STEALTH’s success since its founding in 1992 demonstrates that it is up to the challenge. One example is this testimonial from Douglas Heagy, pastor of the Jefferson United Methodist Church in Clairton, Pa., who wrote, “First of all, the steeple is beautiful, but beautiful in an important way. The material you used to make the steeple has not clashed with the appearance of our nearly 50-yearold church building … the steeple appears as it though was always part of our church. One prominent member of the community put it to me this way. ‘Pastor, after 50 years the church building has now finally been built. The steeple should have always been there, and now it is.’”

PIONEERING THE INDUSTRY
McLernon notes that STEALTH pioneered the concealment concept. “My father was driving down the highway one day, and he was thinking about the need to get better cellular coverage and at the same time was passing by these large signs on the side of the road – petroleum signs, hotel signs, those types – and he started to think, what if they were to put cellular antennas in there? That’s how STEALTH was conceived.”

The industry definition – “a stealth site is an antenna site that screens, hides or camouflages an antenna with minimal reduction to the system’s performance” – attests to how the company name has become synonymous with the application, much as people say they want a “Xerox” of a document, regardless of what brand of machine actually produces the copy. “That’s why we copyrighted the company name,” McLernon explains. “There are a lot of companies today that offer concealment systems, but we are the originators of the concept and the only company that can call itself STEALTH®.”

Given the growth of wireless use in this country, McLernon believes that demand for antenna concealment solutions hasn’t yet peaked. “The last seven or eight years are where we’ve really seen steady growth and it shows no signs of stopping as the carriers introduce phones that require more bandwidth than ever.

PROVIDING A NECESSITY
Nor is STEALTH limited to North America. “We’ve done systems in South America, Europe and Asia. But even in this country alone, there’s still a lot of network growth. All the carriers are competing to provide the most total uninterrupted coverage, and the state of the economy notwithstanding, the infrastructure is going to continue to be built. I was just reading an article where the CEO of Sprint said that eight years ago an economic downturn would have been disastrous for the wireless industry because, back then, mobile phones were considered a luxury. Today, mobile phones aren’t a luxury, they’re a necessity. So the mobile phone companies are not in a position to cut back on providing better services, even in a difficult economy.”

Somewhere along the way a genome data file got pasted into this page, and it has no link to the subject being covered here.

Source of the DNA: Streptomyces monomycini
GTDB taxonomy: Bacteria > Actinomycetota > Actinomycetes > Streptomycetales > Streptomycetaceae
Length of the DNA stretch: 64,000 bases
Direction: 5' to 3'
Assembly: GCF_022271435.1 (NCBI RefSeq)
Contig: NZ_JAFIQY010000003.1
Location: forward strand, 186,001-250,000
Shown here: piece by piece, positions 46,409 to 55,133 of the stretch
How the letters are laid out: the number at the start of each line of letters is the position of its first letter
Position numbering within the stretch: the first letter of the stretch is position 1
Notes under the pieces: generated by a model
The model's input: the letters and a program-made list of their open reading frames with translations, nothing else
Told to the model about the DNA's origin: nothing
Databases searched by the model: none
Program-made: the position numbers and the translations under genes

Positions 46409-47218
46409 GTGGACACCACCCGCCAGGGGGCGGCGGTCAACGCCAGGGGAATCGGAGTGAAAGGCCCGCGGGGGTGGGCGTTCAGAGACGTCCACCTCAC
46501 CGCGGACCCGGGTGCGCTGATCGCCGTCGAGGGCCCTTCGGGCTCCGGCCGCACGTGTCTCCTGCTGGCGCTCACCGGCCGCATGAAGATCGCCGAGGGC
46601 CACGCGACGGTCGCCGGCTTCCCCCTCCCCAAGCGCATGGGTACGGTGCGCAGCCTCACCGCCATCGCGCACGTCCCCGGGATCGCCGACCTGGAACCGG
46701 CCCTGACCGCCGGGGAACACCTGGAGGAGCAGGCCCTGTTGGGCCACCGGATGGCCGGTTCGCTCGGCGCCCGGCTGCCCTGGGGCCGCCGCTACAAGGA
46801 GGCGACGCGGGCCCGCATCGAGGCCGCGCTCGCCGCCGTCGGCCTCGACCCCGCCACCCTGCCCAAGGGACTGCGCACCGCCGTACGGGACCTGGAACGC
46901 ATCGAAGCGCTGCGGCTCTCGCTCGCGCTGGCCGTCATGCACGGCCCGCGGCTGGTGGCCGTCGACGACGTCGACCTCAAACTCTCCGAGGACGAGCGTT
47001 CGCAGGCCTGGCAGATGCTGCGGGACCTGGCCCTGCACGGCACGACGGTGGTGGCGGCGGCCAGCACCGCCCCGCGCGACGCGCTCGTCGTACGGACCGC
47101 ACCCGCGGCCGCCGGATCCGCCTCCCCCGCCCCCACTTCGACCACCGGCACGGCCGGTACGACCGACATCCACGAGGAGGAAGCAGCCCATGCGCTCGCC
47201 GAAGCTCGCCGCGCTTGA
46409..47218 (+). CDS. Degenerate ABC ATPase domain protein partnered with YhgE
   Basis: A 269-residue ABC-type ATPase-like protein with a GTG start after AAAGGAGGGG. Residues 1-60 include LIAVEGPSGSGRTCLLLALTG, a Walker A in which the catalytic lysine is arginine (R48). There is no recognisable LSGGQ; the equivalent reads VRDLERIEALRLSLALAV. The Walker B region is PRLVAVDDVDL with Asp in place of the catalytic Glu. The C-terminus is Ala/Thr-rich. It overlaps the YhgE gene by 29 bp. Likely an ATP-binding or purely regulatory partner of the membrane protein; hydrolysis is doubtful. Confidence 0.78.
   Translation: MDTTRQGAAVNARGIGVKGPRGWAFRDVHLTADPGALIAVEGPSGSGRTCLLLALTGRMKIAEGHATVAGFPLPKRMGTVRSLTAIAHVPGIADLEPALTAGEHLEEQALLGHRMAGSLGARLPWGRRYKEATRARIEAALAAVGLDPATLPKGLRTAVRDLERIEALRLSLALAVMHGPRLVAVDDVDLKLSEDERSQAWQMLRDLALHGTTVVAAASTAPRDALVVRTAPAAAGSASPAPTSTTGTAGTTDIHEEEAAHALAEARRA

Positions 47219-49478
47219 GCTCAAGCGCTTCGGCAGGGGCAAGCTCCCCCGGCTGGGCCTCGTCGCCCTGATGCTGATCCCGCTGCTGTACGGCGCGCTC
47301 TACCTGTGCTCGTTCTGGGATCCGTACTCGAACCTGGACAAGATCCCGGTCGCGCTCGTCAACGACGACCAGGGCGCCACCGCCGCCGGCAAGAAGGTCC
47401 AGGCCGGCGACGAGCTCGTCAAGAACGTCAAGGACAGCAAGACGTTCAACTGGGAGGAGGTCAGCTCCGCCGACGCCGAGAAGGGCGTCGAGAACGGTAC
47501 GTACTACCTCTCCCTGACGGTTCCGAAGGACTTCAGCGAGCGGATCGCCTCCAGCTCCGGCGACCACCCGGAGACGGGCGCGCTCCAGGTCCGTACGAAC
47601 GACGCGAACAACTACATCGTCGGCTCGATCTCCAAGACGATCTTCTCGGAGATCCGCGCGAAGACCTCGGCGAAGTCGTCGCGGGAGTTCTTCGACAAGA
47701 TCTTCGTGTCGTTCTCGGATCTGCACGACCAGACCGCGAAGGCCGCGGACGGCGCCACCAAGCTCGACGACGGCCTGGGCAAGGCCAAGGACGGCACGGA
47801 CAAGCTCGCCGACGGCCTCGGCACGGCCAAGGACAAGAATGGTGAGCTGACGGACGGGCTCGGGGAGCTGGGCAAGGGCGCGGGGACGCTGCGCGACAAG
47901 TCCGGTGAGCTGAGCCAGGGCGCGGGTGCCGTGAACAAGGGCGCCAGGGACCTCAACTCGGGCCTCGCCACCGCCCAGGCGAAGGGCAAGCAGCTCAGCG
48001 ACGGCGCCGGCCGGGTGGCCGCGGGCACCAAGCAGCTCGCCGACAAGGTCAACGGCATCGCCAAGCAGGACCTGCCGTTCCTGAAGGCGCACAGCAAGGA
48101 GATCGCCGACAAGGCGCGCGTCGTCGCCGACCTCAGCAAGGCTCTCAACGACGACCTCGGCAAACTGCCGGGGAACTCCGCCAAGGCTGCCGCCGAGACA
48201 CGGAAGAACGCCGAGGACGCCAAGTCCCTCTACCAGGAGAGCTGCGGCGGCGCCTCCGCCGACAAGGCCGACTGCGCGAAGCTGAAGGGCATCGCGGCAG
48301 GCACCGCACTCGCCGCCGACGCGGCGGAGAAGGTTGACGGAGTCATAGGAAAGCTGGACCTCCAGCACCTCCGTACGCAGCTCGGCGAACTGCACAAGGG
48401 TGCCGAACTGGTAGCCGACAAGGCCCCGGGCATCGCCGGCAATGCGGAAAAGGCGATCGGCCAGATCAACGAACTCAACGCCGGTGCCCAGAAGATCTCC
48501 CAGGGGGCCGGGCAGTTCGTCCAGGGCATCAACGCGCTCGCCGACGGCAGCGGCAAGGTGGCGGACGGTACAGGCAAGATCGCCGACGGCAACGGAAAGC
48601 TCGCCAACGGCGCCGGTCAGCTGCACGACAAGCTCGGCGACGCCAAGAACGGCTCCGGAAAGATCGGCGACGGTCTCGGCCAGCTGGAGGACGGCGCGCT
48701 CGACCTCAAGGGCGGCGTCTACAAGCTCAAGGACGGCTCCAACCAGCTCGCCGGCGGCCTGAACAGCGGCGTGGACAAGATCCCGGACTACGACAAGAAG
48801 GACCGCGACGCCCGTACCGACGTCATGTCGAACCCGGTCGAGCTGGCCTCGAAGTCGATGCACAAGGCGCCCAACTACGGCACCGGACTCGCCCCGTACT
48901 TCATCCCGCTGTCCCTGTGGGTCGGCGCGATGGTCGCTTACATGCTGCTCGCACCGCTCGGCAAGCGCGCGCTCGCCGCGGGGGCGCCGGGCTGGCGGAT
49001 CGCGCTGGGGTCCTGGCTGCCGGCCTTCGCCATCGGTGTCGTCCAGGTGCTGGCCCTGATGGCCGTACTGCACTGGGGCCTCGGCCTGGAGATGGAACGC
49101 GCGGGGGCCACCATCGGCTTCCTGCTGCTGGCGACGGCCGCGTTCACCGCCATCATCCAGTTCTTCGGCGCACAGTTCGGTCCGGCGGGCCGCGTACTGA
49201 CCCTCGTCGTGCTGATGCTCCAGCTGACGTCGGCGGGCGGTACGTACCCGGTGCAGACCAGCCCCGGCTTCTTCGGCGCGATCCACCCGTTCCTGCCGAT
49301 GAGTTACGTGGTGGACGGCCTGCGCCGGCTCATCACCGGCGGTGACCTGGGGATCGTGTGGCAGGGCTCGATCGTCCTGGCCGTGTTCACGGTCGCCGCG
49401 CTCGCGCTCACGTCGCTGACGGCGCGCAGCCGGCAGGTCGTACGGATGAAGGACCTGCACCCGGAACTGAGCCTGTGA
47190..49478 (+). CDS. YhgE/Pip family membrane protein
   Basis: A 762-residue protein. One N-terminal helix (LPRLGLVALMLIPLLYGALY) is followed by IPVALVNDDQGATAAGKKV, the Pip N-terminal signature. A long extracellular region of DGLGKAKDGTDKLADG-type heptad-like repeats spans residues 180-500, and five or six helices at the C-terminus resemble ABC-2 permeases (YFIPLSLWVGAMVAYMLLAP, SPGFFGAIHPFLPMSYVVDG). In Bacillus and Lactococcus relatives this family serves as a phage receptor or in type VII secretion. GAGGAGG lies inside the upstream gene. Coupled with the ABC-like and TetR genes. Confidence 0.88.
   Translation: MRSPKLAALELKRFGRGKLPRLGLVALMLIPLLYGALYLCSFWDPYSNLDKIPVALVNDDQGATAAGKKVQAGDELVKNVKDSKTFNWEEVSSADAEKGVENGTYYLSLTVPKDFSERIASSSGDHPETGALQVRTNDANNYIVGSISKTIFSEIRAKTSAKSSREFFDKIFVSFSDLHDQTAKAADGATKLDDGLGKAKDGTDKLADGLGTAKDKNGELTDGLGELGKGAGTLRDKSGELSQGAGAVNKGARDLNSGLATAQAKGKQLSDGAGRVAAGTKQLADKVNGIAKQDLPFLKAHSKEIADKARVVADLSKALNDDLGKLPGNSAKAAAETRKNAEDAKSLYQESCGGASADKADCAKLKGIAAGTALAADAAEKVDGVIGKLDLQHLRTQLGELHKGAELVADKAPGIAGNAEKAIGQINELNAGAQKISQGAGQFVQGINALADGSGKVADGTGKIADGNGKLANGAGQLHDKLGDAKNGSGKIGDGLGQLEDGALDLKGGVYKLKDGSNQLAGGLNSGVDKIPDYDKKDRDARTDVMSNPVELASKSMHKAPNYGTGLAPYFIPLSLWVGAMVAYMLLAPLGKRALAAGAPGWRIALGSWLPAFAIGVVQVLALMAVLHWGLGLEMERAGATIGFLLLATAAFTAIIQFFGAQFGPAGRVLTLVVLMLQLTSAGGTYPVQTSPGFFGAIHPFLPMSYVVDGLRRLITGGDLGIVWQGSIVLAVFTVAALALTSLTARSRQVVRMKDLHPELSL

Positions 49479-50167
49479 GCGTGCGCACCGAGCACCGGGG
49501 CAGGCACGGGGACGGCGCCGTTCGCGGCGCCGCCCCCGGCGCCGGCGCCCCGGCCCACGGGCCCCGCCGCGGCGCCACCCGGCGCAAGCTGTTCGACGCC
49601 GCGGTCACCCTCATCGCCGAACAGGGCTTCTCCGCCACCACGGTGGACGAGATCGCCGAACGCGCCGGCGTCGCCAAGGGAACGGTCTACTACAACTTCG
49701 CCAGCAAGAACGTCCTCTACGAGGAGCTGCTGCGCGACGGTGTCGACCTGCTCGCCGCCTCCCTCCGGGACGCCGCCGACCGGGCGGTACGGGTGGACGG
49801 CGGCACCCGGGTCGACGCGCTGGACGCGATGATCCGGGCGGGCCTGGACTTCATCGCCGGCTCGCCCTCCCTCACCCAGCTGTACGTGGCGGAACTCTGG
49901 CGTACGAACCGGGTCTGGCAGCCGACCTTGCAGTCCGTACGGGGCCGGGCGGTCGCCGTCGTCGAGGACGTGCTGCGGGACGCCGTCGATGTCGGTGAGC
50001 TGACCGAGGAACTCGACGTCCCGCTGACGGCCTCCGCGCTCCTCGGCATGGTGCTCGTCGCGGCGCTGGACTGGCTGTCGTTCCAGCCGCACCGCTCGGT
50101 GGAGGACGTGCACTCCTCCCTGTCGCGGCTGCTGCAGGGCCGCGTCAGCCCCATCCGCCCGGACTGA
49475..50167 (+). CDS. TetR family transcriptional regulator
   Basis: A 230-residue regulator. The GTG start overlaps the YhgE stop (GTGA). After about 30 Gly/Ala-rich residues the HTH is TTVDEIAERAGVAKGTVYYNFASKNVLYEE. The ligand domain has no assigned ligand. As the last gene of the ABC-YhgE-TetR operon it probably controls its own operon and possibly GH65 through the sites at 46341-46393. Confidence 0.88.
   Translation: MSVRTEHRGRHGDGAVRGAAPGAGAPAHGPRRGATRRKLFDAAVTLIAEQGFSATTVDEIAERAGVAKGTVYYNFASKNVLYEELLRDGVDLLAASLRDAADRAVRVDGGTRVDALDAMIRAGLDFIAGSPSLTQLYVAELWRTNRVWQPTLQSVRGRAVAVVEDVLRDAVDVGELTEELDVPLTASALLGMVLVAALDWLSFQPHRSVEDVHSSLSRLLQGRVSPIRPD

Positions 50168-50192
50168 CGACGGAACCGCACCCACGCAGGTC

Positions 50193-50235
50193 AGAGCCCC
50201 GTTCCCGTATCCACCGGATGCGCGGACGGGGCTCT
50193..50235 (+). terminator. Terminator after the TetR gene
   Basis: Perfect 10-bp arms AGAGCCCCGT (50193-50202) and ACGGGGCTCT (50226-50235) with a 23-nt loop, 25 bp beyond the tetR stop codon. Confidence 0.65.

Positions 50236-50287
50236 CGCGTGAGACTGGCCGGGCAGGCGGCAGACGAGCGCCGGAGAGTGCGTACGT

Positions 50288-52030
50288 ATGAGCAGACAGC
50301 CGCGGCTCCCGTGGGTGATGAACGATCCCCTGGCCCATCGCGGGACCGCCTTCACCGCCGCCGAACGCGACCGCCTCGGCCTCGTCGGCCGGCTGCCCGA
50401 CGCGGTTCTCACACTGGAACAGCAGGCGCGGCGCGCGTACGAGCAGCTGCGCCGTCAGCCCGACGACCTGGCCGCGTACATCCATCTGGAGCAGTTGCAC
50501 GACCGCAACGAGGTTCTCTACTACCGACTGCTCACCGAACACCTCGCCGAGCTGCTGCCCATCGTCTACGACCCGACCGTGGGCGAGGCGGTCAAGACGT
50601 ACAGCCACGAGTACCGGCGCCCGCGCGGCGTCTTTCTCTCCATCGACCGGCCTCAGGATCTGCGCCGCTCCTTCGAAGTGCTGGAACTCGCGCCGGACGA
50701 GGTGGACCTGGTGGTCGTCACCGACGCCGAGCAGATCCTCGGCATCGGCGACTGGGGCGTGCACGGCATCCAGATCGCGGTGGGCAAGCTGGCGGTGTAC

STEALTH employs 48 people and manufactures its systems in a 25,000-square-foot facility. The company also enjoys a fairly reliable labor pool.

While STEALTH manufacturers the components, it rarely does on-site installation. “Once in a great while there’s something unique going on that might require our being on-site,” McLernon says. “But, for the most part, either the carrier has its own crews to do this or we partner with a local installation company.”

McLernon notes that there are currently five to seven competitors, and that three or four of them might be considered “formidable.” He adds, however, “I think there’s going be a shakeout and some consolidation, particularly as the economy worsens. And, if that presents some opportunities for us to acquire someone or otherwise gain market share, I think we’re well positioned to consider that.”

One area where he thinks the company will surely expand is in maintenance. “Installations that have been out there five years or more are going to start to show some wear and tear and parts might need to be replaced or spruced up. I think that’s going to a growth area for us, as well,” McLernon says.

He emphasizes that “our sole business is creating solutions that enable wireless carriers to implement their massive infrastructure build out. That’s the one thing we don’t try to hide.”

Volume:
12
Issue:
1
Year:
2009